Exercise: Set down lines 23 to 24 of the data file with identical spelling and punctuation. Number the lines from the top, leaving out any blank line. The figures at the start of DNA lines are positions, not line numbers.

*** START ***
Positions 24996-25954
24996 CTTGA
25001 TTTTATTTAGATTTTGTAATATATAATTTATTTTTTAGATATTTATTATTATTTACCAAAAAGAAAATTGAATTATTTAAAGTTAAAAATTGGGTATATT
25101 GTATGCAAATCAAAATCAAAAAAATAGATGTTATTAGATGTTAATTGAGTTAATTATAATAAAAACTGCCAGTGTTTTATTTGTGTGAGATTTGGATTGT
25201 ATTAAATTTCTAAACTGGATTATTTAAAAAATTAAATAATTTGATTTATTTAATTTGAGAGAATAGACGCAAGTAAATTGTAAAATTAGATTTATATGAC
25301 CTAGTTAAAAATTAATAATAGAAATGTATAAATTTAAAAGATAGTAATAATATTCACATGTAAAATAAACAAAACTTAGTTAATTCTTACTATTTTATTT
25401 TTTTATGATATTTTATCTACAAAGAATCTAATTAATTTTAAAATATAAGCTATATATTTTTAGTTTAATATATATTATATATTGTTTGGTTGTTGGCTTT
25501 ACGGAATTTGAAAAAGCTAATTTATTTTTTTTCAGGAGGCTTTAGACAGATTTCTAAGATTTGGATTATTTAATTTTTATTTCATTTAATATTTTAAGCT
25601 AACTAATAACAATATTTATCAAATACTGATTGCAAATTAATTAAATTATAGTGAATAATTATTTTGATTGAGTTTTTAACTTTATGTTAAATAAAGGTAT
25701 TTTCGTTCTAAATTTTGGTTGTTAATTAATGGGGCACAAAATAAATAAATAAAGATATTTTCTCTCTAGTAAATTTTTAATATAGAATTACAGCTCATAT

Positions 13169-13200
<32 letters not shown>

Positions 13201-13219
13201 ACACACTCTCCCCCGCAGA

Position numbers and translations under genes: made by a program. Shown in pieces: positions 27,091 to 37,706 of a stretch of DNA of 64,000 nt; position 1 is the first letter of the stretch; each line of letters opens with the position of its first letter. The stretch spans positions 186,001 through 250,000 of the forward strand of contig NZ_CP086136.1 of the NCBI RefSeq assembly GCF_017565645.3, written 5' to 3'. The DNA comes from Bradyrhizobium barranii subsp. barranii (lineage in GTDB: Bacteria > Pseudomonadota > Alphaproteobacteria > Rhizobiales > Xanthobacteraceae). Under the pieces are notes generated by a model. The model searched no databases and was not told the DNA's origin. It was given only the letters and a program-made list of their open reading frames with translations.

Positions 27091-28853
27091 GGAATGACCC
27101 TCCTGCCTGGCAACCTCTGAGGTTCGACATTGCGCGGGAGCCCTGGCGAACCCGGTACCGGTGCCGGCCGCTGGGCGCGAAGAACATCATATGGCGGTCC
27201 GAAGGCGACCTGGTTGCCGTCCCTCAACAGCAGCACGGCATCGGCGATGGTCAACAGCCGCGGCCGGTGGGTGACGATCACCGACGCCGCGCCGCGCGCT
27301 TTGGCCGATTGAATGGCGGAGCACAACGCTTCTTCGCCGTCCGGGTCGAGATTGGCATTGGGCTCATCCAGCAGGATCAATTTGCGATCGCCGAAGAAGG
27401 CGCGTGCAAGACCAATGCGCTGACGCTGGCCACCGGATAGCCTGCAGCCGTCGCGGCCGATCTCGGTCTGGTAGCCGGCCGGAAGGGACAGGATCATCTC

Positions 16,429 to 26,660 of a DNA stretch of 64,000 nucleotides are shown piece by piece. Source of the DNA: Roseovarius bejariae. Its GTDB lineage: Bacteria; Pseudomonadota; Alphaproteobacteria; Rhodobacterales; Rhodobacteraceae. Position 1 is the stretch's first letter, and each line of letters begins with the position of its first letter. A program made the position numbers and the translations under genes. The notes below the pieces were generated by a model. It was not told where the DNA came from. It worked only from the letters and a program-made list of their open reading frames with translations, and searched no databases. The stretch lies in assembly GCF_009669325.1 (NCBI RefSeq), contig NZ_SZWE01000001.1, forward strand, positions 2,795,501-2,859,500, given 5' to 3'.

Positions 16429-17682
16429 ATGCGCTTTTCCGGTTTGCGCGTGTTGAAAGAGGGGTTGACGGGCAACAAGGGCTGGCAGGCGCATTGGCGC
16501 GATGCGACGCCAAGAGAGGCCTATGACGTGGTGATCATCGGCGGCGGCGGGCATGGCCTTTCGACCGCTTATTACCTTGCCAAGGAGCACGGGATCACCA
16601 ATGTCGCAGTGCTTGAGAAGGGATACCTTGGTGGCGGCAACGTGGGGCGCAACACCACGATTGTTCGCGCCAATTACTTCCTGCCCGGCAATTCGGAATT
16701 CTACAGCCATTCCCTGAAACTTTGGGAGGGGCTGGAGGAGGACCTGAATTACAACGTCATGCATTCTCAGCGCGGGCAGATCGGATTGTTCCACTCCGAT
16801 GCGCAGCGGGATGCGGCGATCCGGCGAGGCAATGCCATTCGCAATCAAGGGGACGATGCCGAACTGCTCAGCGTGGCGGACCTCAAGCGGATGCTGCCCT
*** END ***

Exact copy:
Positions 16429-17682
16429 ATGCGCTTTTCCGGTTTGCGCGTGTTGAAAGAGGGGTTGACGGGCAACAAGGGCTGGCAGGCGCATTGGCGC